In the South, the situation is no different. Illegal Beduin squatters from the Taarbiya tribe that migrated to Israel from Sinai have gone to war against the Omer Local Council for trying to build a new neighborhood on land they illegally seized. They have shot at contractors, attacked police escorts. They burned down an electrical transformer station, leaving the area with no electricity for over a week, and then burned down a replacement station.
Omer Council Chairman Pini Badash has been the target of repeated attacks. Badash bought an airplane to document the illegal construction as part of his efforts to force the state to act. The Beduin burned his plane. They burned his wife’s car in front of her and have repeatedly threatened to kill him.
LIKE THE farmers and local councils, the army has simply given up. The IDF has abandoned training areas throughout the North and South. For instance, the Nevetim Air Force base has abandoned 17,000 dunams stolen by Beduin. According to the Comptroller’s Report, 220-250 families have squatted on the land and built approximately 800 illegal buildings. Between 2004 and 2008, there was a 53% increase in the number of illegally built structures.
Rather than defend its bases and the surrounding areas, the IDF has limited the movement of its own officers. The IAF has prohibited its fighter pilots (!) from traveling alone on the highway linking Tel Arad with Beersheba via the Shoket junction. Due to repeated shooting attacks on Jewish-owned vehicles, the pilots who protect our skies are required to travel in convoys of no less than four vehicles.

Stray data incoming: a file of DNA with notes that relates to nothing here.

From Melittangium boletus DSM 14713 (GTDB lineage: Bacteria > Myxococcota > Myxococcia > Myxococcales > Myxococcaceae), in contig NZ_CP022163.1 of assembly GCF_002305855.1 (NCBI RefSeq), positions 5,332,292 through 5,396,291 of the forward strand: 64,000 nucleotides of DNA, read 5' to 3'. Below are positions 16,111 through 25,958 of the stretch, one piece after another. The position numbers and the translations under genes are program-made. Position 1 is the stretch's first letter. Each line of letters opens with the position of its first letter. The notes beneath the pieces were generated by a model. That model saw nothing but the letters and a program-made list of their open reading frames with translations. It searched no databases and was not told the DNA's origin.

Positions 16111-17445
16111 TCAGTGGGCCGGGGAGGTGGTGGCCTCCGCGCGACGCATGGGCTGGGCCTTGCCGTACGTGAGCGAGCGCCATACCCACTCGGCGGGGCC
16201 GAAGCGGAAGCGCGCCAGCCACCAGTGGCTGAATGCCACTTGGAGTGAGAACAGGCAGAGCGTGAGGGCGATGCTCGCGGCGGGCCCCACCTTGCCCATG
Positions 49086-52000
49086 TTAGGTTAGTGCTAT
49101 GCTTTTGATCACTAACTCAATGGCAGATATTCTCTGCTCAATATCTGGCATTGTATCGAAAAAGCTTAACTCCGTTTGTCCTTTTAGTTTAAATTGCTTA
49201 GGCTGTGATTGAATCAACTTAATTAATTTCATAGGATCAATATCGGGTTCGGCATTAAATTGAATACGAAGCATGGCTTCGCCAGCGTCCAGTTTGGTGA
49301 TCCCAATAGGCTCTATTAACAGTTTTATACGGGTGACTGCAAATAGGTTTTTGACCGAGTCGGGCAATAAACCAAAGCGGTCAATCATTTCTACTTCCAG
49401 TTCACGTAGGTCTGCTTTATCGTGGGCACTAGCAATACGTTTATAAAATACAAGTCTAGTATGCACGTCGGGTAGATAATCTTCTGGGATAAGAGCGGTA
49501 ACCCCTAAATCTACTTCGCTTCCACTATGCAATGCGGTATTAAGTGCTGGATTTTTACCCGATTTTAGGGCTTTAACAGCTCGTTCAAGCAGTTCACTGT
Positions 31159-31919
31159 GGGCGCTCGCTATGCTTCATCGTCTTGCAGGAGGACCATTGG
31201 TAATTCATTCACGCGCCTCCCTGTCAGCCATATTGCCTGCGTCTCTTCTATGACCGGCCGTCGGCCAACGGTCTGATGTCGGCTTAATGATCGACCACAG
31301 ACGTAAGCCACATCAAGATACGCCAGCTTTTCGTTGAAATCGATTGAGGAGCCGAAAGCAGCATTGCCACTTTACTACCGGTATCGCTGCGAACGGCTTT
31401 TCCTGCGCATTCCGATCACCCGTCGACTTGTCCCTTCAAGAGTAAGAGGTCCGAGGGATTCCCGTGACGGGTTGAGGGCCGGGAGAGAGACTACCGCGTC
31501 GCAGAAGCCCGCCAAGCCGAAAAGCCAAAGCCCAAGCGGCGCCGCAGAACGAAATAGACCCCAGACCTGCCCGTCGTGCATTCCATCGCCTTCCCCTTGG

Just as its grantees played a lead role in the formation of the UN’s Goldstone Commission and the drafting of its defamatory accusations against Israel, organizations supported by the New Israel Fund have played a large role in abetting the Israeli Arab theft of state lands. NIF- and EU-supported groups like Adallah, the Regional Council of Unrecognized Arab Villages, Um Batin and The Steering Committee for Planning and Protection of Arab Rights in the Negev have waged a political and legal assault on Israel to prevent the state from protecting itself and its citizens from Beduin and Arab land crimes.
Cowed by the twin forces of the Red-Green alliance, successive governments have tried to solve the problem by buying off the Arabs. The Olmert government built a village for the Taarbiya Beduin outside of Omer and gave each family NIS 180,000 to leave the illegal structures they had built on state land and accept free houses. Most agreed to relocate, but the 50 families who remained in place stepped up their assaults on Omer while demanding to receive ownership rights for the land they stole.
Just this past Sunday the cabinet unanimously approved a multi-year program to transfer NIS 800 million to 12 Beduin and Arab communities. The government touted the move as a “stimulus plan.”
LUCKILY FOR Israel, the leadership vacuum created by successive governments is beginning to be filled today by a group of law abiding, idealistic young Israelis. The New Israeli Guardsman is a voluntary organization formed two years ago by the sons and daughters of distressed farmers and ranchers.
Yoel Zilberman was an officer in one of the IDF’s elite commando units who got tired of watching his father – a farmer at Moshav Tzipori in the Western Galilee – despair as Arab gangs from surrounding villages cut his fences, stole his livestock and wrecked his crops. During his furloughs, Zilberman began carrying out night time patrols of his father’s fields and repeatedly intercepted thieves as they infiltrated his land.